December 18, 2004
Censorship, politics and student lessons
Another slightly elderly link (I've been playing catch-up after a hectic week back at the mag):
St Andrews union bans student newspaper | Samizdata.net:
The Saint, the award-winning tabloid student newspaper at the University of St Andrews, has been banned by the student union. Though this will not stop the paper circulating among students, The Saint will no longer be on sale in the union shop and, more seriously, the paper is being thrown out of its editorial office on the top floor of the union building. The argument used for the ban is that the paper does not respect the dignity of all students.
Once more the difficult relationship between student newspapers and student unions rears its ugly head. Student rags are curious beasts: many of them are funded by the student union, but are theoretically independent of them. Worse, they have to report on the very body that funds them. As student politicians have a tendency to believe themselves to be right with a fervor that only prime ministers in their third term in office can normally match, conflict is often inevitable. It was in this arena that I encountered my first blatant attempt at censorship.
I started my journalistic career on student mags, initially on Imperial College, London's Felix and later on Queen Mary College's Cub after I switched both college and degree. It was only once I'd finished my two years as magazine editor and embarked on a year as a sabbatical welfare officer that this union/magazine conflict came to a head.
The final issue of the year carried a couple of news stories critical of the union sabbaticals. My fellow sabbaticals got wind of this, and intercepted the magazine at the printer. They stripped out the two negative stories and then replaced them with two puff pieces for union activities. Of course, the writing style, typeface and design ethos didn't match with the rest of the news spread, but they seemed content with their work, and left the issue rolling off the presses.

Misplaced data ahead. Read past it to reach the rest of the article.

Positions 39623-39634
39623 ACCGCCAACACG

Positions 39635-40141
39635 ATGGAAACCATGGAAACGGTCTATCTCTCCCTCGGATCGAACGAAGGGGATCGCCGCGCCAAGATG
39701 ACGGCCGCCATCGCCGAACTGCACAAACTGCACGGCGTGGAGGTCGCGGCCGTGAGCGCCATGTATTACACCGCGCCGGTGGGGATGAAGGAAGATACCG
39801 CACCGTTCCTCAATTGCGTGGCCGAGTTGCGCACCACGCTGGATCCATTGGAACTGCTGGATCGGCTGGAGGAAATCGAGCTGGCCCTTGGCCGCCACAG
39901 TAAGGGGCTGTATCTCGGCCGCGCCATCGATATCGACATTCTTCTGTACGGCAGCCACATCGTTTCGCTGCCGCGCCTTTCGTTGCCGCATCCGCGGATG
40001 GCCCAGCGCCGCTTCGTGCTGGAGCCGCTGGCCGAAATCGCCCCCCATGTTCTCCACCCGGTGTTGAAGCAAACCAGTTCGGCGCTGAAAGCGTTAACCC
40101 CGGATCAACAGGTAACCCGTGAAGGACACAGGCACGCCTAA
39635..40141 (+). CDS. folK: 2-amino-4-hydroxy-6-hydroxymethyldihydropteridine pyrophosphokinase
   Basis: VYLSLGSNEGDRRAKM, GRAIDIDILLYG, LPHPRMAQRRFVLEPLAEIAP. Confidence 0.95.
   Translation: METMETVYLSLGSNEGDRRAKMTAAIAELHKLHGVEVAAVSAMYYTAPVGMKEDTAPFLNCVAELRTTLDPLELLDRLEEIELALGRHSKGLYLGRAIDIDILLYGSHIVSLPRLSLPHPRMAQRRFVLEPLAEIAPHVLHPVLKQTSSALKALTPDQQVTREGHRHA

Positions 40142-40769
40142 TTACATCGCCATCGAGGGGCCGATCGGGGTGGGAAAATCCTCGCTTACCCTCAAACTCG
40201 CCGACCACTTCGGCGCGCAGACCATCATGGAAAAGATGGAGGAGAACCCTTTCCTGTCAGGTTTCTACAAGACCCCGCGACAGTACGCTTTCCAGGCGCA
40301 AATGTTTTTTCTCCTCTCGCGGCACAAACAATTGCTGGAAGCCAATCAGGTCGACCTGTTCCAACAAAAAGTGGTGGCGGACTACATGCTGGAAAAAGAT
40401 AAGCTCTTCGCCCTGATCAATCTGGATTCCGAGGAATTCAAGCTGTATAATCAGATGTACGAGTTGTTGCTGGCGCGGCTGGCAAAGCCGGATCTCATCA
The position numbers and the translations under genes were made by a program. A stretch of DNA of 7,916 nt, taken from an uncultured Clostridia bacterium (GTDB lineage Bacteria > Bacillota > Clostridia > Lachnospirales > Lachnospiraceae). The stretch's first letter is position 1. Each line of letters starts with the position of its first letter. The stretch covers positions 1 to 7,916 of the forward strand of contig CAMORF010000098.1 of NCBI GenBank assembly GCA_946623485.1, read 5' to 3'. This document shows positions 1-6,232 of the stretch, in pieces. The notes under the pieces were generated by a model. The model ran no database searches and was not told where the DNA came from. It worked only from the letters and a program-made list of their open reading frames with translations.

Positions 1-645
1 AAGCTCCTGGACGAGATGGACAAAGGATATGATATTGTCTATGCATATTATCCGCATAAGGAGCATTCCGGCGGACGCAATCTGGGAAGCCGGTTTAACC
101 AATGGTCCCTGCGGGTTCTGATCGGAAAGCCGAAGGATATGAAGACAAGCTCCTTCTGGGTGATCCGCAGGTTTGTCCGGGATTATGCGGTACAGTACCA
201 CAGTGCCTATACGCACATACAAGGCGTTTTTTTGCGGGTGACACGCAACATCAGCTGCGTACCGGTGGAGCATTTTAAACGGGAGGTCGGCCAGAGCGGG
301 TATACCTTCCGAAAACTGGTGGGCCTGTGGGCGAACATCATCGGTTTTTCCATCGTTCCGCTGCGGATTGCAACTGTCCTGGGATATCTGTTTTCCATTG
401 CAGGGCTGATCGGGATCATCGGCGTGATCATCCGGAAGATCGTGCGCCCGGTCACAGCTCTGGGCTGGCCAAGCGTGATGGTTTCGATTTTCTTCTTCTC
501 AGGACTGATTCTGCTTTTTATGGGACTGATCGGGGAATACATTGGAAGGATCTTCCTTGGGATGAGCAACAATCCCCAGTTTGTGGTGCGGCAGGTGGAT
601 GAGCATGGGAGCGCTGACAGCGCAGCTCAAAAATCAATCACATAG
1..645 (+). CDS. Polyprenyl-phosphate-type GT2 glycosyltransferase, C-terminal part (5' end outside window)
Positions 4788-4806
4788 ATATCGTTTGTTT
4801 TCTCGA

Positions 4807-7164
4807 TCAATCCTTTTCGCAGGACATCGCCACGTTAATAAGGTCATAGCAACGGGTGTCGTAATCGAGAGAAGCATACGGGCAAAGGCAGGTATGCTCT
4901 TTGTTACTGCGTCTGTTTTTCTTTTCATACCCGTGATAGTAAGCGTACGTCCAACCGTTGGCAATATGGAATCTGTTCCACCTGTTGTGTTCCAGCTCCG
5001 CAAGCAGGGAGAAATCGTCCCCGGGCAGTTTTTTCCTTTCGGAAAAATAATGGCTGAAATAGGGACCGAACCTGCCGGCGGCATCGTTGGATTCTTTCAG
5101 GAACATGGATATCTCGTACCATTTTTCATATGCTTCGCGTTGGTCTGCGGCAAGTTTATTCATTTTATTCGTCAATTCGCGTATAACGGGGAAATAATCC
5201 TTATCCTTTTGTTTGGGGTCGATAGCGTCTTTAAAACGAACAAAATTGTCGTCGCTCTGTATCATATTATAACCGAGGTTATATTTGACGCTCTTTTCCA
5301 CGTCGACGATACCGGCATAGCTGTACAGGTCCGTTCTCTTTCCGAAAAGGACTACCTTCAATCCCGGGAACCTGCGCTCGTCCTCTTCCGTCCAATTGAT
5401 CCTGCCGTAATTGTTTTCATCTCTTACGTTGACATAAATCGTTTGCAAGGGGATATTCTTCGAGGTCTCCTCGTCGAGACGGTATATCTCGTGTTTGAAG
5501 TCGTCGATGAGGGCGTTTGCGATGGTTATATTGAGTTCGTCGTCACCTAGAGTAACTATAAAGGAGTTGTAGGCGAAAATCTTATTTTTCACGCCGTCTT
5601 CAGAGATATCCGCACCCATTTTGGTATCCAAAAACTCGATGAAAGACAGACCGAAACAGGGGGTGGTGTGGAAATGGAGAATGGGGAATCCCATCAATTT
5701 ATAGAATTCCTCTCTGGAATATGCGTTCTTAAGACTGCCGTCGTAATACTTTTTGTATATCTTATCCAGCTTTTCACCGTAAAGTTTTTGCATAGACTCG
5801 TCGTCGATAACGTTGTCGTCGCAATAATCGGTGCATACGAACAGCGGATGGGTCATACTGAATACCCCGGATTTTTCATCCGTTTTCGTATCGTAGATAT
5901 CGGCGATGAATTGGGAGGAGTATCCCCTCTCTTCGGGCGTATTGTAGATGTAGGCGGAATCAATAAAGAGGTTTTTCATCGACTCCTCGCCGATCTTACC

The printers, bless their hearts, phoned me and warned me that this had happened. I got hold of the Cub editor of the time, Ruth Addicott (who has worked for Press Gazette and The Argus) and her deputy Paul Clements (who has gone on to edit the Pink Paper and work on High Life), rushed to the printers and collected the printed copies of the magazine. We took them back to my flat, printed out an A5 sheet with the missing stories and an explanation of what had happened, and hand collated copies into the magazines late into the evening. We then distributed the magazines as normal and sat back to watch the union president and vice-president seething as news of their duplicity spread like wildfire across the campus.
The incident was one of those moments when the idea of journalism really gelled in my mind. People will go to great lengths to silence criticism of themselves. This was a clumsy amateurish attempt by two students. How much more sophisticated are attempts by people who have held power for years? If you wander why so much journalism tends towards the cynical, well, this is one good reason why.
But it's bloody good fun thwarting such people, I can tell you.
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